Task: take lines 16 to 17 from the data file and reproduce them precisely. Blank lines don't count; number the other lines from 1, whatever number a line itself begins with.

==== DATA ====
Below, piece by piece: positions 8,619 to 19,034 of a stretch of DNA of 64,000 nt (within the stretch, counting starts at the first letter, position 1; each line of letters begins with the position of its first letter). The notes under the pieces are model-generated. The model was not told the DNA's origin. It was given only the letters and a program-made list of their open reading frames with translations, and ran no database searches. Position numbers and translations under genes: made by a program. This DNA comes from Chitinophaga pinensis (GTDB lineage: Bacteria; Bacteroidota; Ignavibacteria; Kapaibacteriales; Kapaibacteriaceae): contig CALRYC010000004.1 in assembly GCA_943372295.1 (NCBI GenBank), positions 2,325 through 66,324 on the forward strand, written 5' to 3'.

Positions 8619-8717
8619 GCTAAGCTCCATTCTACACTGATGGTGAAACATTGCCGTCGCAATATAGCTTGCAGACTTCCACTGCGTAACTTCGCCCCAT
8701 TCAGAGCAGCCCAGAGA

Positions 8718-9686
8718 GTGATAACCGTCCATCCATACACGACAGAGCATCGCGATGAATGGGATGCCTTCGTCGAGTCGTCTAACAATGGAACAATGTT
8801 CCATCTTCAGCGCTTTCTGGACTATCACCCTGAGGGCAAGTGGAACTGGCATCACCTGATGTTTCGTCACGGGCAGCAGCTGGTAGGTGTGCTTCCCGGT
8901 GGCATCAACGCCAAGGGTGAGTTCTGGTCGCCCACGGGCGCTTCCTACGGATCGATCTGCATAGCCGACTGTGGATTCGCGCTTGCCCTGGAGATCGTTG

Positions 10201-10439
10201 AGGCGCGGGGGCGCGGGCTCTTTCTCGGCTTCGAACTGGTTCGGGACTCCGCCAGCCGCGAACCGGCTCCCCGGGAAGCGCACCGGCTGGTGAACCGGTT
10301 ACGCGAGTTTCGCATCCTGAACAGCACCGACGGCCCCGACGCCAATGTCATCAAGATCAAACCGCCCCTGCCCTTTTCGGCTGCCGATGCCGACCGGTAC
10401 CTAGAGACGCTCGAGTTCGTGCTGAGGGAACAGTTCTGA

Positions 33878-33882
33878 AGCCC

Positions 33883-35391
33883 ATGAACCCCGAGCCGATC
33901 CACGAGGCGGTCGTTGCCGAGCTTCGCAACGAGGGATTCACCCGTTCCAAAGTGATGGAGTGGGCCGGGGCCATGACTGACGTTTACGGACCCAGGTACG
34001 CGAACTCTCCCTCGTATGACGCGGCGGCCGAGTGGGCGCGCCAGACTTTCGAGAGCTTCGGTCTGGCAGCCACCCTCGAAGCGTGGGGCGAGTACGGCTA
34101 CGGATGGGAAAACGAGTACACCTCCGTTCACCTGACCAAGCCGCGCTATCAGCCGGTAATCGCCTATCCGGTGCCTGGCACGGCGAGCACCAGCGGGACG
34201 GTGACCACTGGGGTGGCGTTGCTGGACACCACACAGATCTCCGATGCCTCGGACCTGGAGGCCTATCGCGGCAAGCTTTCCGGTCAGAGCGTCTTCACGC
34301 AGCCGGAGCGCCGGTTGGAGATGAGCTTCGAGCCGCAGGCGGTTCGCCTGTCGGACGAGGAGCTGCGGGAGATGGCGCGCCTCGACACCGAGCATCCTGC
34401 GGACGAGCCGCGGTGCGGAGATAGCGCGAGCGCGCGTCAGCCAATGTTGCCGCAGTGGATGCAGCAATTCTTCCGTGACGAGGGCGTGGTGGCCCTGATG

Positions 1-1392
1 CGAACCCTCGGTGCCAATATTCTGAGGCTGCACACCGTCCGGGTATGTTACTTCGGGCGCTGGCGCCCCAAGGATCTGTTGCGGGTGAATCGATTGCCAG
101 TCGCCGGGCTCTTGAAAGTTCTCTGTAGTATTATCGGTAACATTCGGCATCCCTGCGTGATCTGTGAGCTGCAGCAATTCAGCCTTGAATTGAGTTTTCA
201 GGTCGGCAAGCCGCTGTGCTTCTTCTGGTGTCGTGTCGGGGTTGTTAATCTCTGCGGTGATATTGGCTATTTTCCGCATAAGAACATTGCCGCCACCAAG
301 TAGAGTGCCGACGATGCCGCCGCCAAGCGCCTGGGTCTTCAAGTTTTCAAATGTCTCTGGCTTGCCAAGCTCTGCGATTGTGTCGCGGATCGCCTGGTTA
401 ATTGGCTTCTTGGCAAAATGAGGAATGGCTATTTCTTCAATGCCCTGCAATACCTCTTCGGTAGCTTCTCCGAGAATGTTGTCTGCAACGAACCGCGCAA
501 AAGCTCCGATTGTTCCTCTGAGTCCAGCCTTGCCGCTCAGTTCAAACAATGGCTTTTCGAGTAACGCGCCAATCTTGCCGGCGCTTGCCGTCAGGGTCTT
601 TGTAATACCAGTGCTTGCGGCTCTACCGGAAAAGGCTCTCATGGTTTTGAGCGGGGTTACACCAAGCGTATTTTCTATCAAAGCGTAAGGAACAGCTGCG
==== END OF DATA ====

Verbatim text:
33883 ATGAACCCCGAGCCGATC
33901 CACGAGGCGGTCGTTGCCGAGCTTCGCAACGAGGGATTCACCCGTTCCAAAGTGATGGAGTGGGCCGGGGCCATGACTGACGTTTACGGACCCAGGTACG